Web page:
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Disney Scrapbook Supplies: How can one company get it so right – and so wrong?

My husband and I have been fans of Disney World since long before I started scrapbooking. We were married at the Polynesian Resort in 1993, before the construction of Disney World’s wedding chapel, and took a second honeymoon there in 1998. So of course when we moved to north Florida in 2000, we became very frequent visitors to the parks, taking hundreds of pictures over the course of our visits. By then I had begun scrapbooking and so I combed the parks for any signs of scrapbook supplies for sale. At first there were none but now Disney has jumped on the scrapbooking bandwagon, selling page kits and supplies in all the parks, and even has a whole store at Downtown Disney that is devoted largely to memory supplies. That sounds like a scrapbooking Disney fan’s dream, you would think…but not quite.

So what’s the problem? The problem is the design of the supplies. It is completely inconsistent! There are a few fabulous items buried in a collection of largely poorly designed, out-of-date supplies. And the frustrating part is that this dichotomy even occurs within the same page kits – some beautiful items packaged in with some terrible ones!

Take for example, the wedding themed 12×12 page kit. The kit retails for $15 and contains 10 sheets of paper (6 patterned and 4 metallic) and 5 12×12 sticker sheets of various kinds, along with 4 die cut frames. Several of the papers are absolutely gorgeous – ornate, formal prints with hidden Mickey ears in the patterns. And there are beautiful gold and silver metallic sheets as well. But then you start looking at the sticker sheets and it gets confounding. Most of them are the white bordered diecut type shapes that most scrapbook companies stopped making quite awhile ago. Some of the stickers are even FLOCKED! There is really one nice sheet of actual usable, clear stickers out of the 5 sheets. But then take a closer look at one of the other sheets and it gets even more frustrating…mixed in on a sheet of horrid white bordered stickers are a few very nice blocks with portraits of the Disney princesses with their princes!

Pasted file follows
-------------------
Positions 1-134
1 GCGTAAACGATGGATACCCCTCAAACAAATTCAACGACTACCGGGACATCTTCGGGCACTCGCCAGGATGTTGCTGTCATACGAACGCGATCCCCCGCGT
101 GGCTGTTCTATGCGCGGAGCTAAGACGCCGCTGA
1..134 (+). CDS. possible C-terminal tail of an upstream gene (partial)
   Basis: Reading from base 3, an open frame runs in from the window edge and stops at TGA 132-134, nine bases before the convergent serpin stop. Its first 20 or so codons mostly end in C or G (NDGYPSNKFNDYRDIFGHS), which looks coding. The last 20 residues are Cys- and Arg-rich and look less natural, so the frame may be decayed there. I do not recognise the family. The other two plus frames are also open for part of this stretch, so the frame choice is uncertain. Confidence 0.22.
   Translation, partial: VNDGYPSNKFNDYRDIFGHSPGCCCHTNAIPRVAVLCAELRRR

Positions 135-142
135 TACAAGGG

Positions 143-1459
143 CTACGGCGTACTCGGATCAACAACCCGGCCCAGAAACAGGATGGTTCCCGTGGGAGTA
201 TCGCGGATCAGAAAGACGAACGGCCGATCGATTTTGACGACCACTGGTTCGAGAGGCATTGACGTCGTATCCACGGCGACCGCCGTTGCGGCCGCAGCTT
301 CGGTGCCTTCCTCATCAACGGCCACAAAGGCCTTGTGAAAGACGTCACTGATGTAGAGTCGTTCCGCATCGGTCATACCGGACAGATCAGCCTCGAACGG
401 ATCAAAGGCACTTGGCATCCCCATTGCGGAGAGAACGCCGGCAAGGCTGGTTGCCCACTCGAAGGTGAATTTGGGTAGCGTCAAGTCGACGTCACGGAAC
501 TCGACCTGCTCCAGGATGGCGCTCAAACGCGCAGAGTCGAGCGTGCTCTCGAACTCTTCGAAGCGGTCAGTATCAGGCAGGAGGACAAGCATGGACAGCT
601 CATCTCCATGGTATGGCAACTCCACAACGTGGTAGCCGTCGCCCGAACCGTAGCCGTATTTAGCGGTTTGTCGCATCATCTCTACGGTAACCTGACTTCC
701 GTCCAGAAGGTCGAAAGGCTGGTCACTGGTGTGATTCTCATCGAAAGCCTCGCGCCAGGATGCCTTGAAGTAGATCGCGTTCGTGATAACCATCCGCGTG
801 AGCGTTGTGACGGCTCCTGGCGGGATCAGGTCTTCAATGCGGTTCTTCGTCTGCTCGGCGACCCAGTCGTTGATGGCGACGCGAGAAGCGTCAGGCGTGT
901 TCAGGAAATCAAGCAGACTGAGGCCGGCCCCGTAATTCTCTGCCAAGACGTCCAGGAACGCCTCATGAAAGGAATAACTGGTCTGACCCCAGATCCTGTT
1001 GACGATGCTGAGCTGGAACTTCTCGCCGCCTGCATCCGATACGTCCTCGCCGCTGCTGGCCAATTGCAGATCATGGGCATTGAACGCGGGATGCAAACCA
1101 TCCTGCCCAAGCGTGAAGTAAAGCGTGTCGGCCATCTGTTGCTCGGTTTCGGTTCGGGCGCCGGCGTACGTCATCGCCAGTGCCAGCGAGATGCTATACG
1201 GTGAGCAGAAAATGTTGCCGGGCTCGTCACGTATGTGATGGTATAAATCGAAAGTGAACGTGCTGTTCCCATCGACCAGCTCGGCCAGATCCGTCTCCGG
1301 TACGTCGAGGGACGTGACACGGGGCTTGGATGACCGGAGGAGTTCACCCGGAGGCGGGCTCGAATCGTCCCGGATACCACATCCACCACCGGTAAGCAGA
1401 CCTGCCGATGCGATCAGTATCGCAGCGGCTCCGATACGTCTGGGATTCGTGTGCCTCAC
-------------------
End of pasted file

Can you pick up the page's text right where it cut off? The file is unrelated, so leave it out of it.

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These illustrations here show the papers and the sticker sheets.

The pink sheet on the far left is actually the clear background stickers. The blue sheet with the pink hearts is the flocked sheet.

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Here you can see some of the stickers with the lovely illustrations of the couples side-by-side with some of the horrendous white-bordered (and even PINK bordered!) designs.

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The same can be said of the die-cuts in the kit….they are white-bordered and very out-of-date styling.

On the other hand, especially recently I have found some lovely items at the Disney parks that are very up-to-date which I snatched up immediately to use in my scrapbooking. Their Mickey ear eyelets in red/yellow/white/black sell for 25/$3.00, and I also very recently bought a package of vintage styled stickers that look like movie posters from long ago.

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The eyelets I have used successfully several times and look forward to using many times again.

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This Disney nut can’t wait to use these gorgeous vintage styled Disney stickers I found at the Downtown Disney store last weekend! They come in a box about 4×6″ in size and will work perfectly with the vintage looks that are all the rage in scrapbooking right now.

So how can a company who can produce such wonderful products like the vintage stickers and Mickey ear eyelets also produce such horrors as flocked diecut stickers? How can they put such wonderful and such horrible designs even together in the same kit, like the wedding memories kit?

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The best theory I’ve come up with is that is seems the answer may be found in their use of designers, or lack thereof. Packaging should show the product off to it’s best advantage, yet the pages shown on the packaging of the above kit are very unprofessional looking, and reminiscent of the sticker-sneeze era of the late 90′s, and not publication quality even then. This would lead me to believe that they aren’t respecting the scrapbook market enough to use actual scrapbook talent to create their products and marketing materials, which probably explains the hit-or-miss nature of the designs.

As a result of this lack of design talent, they aren’t getting much money from what would otherwise be a captivated audience – me. And I’m sure I’m not the only one that they are missing as a customer for this reason, poor product design. Here’s hoping that Disney starts to see the use of actual scrapbooking designers as a wise investment. I think they would see returns on their investment many-fold.

And based on the glimpses of greatness we’ve seen already, I would love to see what they would come out with.

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